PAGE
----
Because outraged physicians spoke up, the deal that gave Rodelis Therapeutics rights to the drug were reversed. The nonprofit that now owns the license to cycloserine will reportedly “only” charge $35 per capsule.

Valeant Avarice:

Valeant Pharmaceuticals has seen its stock price skyrocket from a little over $50 a share in 2013 to over $250 a share this year. That’s partly because the company has also jacked up drug prices on some old generic products. Isoproterenol (Isuprel) is a very old drug that is crucial for certain kinds of life-threatening heart rhythm problems. It is also essential when a patient develops serious breathing problems during general anesthesia.

According to the Wall Street Journal, Valeant increased the price of Isuprel by 525 percent to $1,347 a vial. By the way, the New York Times reports that top executives made out very well:

“While other multinational pharmaceutical companies spend well into the double digits as a percentage of sales, Valeant’s 2014 annual report shows that the company spent $246 million on research and development — just 3 percent of sales. Another way to think about that: Valeant paid its five highest-paid executives 1.5 percent of sales, or $123 million, last year.”

Drug Company Greed Overwhelms the Orphan Drug Act:

Historically, generic drugs have been a bargain. But these examples show that just because a drug has lost its patent does not mean it will be inexpensive. This seems to be especially true when it comes to medicine for relatively rare conditions like toxoplasmosis, which can be fatal if untreated. In such cases, company executives may feel entitled to charge what they think the market will bear.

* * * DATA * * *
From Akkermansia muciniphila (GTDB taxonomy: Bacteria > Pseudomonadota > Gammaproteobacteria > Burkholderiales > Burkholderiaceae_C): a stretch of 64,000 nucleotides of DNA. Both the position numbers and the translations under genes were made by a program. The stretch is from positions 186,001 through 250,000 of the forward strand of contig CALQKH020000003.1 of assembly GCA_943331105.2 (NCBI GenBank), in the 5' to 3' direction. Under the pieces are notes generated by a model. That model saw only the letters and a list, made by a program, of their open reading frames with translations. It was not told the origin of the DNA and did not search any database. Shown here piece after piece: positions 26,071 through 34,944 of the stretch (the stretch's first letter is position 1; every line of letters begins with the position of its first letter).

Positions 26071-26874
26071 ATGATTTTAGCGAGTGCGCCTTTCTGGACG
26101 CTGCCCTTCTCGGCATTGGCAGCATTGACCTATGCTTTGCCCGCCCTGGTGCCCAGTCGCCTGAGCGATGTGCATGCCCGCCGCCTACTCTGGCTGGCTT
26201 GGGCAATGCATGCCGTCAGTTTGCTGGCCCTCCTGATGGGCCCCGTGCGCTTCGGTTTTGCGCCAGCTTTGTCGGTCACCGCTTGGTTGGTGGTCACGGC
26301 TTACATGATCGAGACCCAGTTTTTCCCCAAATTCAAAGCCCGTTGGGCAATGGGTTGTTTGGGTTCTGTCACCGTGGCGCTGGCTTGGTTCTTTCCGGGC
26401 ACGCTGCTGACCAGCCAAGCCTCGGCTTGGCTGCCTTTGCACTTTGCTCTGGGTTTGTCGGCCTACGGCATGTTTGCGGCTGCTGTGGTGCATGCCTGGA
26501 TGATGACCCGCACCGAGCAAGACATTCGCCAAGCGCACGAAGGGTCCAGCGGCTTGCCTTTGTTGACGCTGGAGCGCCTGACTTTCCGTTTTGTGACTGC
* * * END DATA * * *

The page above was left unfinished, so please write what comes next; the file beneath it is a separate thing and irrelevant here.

When the Orphan Drug Act was passed by Congress in 1983 it was supposed to encourage drug companies to develop medicines most people assumed would not be profitable. That’s because such drugs treat rare diseases that affect a relatively small number of people. In fact the FDA initially referred to these medications as “significant drugs of limited commercial value.”

In those days, drug companies could not have imagined charging hundreds of dollars for a course of treatment, much less hundreds of thousands. The assumption was that the American public wouldn’t stand for price gouging. An executive within the pharmaceutical industry told us decades ago that if a cure for cancer were developed the company would have to virtually give it away. Otherwise drug company greed would be the undoing of the industry. Other Pharma execs were in agreement, but that was a long time ago.